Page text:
5. Your Book Cover is Your Most Important Marketing Tool
Not only does it have to be better than those $0.99 Kindle travesties that form the swill of cheap and nasty ebooks on Amazon, but it has to be better than the traditionally published stuff, because those are the books we are ultimately competing with.
Unless you are trained in graphic design and/or art direction, you have no business designing book covers. I know it’s fun, but how would you feel if a designer decided to just ‘write a book’ because he has Word on his Mac and he (kind of) knows how to type?
As with editing, cover design should be left to the experts. By all means, have a Pinterest board with all the images, illustrations and typography you feel is right for your book, and share that with your designer, but try not to be too prescriptive.
Another thing to keep in mind is that the most inviting design should win over the most relevant design. This can be difficult for authors to accept. We want a cover that sums up the book, but that is not the cover’s job. The cover’s job is to get someone to pick it up. Of course, the more the design suits the story, the better, but this is not its primary function.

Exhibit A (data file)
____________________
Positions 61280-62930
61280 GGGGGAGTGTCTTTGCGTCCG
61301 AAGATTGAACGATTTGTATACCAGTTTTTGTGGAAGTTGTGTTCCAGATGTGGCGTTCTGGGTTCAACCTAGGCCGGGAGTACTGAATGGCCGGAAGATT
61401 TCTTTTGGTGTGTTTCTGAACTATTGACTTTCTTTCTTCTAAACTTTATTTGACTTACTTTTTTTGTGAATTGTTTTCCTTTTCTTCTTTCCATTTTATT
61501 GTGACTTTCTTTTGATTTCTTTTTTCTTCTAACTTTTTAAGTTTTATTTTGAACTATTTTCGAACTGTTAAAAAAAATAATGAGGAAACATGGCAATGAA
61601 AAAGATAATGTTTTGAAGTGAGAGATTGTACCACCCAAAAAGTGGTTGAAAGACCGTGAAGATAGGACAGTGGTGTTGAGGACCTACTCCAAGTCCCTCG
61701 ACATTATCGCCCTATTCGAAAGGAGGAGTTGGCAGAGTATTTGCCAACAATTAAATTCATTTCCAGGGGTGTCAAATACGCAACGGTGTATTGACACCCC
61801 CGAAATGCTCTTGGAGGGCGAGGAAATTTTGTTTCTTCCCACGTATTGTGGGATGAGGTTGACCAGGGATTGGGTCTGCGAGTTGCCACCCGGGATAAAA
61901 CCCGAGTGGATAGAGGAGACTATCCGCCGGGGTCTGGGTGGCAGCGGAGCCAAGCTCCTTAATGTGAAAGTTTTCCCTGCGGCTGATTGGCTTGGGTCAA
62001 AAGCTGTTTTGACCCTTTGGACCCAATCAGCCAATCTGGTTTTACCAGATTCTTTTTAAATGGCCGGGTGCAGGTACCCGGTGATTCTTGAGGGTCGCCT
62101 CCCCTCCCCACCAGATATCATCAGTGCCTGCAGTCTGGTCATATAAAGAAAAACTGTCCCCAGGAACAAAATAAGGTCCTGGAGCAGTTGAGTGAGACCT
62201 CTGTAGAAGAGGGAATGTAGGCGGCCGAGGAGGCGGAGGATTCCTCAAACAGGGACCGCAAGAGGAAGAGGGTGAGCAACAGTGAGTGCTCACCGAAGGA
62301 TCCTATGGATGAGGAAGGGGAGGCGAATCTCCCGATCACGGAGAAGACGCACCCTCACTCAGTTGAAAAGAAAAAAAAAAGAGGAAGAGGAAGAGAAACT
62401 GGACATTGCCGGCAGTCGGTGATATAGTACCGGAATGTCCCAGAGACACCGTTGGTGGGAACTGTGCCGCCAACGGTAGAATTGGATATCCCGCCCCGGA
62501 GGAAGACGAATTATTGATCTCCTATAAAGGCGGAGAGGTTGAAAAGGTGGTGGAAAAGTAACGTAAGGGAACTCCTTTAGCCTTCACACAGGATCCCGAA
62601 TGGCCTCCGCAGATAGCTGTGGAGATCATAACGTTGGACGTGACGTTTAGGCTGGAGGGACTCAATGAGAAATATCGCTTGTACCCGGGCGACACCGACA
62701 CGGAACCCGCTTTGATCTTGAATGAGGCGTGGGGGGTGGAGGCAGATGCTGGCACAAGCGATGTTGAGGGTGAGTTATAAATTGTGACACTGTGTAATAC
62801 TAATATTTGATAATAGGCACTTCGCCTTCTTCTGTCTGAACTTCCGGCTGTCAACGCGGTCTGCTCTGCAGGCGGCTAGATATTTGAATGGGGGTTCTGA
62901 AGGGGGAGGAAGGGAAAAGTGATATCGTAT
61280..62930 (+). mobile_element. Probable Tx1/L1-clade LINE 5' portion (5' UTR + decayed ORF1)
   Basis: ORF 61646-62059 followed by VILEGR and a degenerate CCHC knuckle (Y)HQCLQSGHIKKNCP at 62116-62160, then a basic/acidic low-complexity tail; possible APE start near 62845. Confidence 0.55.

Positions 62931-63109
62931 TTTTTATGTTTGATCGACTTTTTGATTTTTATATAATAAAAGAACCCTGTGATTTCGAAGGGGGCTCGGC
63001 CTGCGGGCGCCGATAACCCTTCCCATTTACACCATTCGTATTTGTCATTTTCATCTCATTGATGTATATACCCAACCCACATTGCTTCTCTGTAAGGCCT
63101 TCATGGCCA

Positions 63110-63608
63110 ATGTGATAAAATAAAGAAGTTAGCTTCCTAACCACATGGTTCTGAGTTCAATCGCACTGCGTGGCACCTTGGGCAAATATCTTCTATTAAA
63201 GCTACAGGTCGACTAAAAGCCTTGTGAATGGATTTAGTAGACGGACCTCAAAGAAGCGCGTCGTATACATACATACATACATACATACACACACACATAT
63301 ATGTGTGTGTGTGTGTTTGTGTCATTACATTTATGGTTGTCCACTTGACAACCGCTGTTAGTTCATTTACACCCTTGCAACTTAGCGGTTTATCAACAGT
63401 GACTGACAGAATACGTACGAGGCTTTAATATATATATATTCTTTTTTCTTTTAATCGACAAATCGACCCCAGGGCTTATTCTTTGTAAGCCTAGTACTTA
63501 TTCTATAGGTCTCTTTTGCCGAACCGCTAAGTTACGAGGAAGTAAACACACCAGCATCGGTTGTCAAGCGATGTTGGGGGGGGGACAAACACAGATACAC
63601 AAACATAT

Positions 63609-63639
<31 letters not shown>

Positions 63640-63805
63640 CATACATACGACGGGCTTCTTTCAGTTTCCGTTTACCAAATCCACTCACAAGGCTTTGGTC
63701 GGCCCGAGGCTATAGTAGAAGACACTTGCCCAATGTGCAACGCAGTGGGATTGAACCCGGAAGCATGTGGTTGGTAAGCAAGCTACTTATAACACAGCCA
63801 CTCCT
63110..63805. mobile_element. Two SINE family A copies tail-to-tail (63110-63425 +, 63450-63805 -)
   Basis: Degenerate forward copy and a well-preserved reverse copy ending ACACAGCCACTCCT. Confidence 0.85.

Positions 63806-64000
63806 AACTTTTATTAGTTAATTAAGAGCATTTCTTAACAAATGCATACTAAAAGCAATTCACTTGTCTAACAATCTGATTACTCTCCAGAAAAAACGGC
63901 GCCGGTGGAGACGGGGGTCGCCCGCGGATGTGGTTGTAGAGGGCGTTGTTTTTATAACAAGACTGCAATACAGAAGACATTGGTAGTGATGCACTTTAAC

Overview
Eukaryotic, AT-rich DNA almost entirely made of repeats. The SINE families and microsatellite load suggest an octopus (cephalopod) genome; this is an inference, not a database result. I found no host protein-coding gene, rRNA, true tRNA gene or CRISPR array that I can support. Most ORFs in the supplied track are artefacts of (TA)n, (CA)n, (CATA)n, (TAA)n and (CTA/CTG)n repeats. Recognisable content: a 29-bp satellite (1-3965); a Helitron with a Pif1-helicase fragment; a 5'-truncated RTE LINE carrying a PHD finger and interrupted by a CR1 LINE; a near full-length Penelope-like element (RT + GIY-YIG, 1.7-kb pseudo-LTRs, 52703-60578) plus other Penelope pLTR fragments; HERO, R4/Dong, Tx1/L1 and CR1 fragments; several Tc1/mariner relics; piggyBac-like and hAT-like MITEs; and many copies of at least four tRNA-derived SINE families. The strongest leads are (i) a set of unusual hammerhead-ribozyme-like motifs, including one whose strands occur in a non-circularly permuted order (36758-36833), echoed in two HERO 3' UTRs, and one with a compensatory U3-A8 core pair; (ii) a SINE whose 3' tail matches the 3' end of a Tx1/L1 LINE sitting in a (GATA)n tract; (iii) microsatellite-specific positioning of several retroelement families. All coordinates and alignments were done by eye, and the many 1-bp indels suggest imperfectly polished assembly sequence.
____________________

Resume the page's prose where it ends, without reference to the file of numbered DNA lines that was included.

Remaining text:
So, where do you start?
• Write your design brief, and include a link to that Pinterest board, if you have one.
• Use a designer you trust, ask for recommendations, or use a company like 99 Designs.
• Decide on the fee upfront, including revisions.
• Make sure you get all the open files so that you can use them for future marketing.